July 6, 2010 Leave a comment
So, you’ve heard my complain before about Chief Justice John Robert’s highly misleading reference to a SC Justice as an umpire simply calling balls and strikes that largely won over a woefully naive press corps. How nice, then, to see Elena Kagan take this on during her own testimony, as detailed in EJ Dionne’s fine column on the matter:
On the matter of judges as umpires, Kagan could have ducked and let the pitch sail past her. She didn’t. The umpire metaphor, she said, has “its limits” because it wrongly suggests that judging “is a kind of robotic enterprise” and that “everything is clear-cut.” Sounding rather like retired justice David Souter in his recent Harvard commencement address, Kagan said, correctly, that in the hard cases “there are frequently clashes of constitutional values.” That’s why “not every case is decided 9-0.”
Indeed, the umpire metaphor is dangerously and maybe even intentionally misleading. It implies that the answer a particular Supreme Court majority comes up with is the one and only possible answer to a difficult question. If this were true, we would not be having the very political struggle over the court that was so evident during these hearings.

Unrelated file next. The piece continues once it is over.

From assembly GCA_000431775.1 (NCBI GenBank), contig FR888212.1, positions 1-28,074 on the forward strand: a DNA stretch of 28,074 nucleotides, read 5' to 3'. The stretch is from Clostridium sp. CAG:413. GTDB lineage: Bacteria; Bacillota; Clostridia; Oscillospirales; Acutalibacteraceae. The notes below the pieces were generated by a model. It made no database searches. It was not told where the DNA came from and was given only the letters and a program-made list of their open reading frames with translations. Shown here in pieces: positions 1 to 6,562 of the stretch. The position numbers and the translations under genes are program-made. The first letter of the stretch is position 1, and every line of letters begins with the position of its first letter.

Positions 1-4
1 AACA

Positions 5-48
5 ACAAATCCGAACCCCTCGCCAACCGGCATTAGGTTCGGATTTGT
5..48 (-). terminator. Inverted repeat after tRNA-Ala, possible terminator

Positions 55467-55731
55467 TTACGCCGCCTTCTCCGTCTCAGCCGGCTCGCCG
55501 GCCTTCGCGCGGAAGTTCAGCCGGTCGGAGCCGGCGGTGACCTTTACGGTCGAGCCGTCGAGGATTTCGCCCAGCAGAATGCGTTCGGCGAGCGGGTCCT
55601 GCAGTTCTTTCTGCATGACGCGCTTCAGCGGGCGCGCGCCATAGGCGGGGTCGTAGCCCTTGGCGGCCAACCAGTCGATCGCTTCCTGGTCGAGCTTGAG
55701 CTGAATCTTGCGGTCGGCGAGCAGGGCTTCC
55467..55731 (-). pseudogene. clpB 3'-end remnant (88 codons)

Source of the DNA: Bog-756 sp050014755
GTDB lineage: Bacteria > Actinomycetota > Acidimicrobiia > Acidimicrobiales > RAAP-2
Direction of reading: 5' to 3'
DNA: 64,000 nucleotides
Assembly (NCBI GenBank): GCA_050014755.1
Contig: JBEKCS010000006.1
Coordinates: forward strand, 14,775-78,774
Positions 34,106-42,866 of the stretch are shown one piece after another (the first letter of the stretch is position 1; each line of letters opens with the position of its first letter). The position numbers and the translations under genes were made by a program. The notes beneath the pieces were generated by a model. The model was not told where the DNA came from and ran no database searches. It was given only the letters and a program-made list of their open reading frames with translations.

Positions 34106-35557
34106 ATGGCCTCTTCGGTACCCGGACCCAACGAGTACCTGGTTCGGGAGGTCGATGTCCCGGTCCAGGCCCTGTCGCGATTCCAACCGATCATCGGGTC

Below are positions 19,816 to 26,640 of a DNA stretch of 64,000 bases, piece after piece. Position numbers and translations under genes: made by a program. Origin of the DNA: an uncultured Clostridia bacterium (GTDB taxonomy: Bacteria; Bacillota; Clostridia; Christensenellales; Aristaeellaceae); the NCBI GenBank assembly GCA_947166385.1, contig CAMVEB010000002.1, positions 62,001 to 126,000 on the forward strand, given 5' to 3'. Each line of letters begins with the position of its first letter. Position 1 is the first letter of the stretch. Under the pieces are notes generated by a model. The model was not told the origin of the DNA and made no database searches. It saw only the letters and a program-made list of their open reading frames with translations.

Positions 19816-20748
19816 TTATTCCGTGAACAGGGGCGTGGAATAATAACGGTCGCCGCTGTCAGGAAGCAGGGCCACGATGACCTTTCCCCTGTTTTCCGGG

Also, a nice little bit on the absurd conservative complaints of judicial activism (as you probably know, it is the conservatives who are so happy to overturn laws they don’t like):
Thus did Sen. Tom Coburn ask her whether she would rule against a law requiring Americans to eat a certain number of fruits and vegetables.
“Sounds like a dumb law,” Kagan replied, and then she spoke admiringly of Justice Oliver Wendell Holmes who “hated a lot of the legislation that was being enacted” in the early years of the 20th century “but insisted that if the people wanted it, it was their right to go hang themselves.”
“Judges,” Kagan declared, “should realize that they’re not the most important people in our democratic system of government.” It’s a line that might usefully be engraved on a wall of the Supreme Court building.
Yes, Republicans seemed to be admitting implicitly, it is conservatives who are now the judicial activists. That’s why they moved on during last week’s hearings to a new attack line against liberal jurists as being “results-oriented.”
I did not really follow the hearings all that closely, but I’m certainly impressed by these bits from Kagan.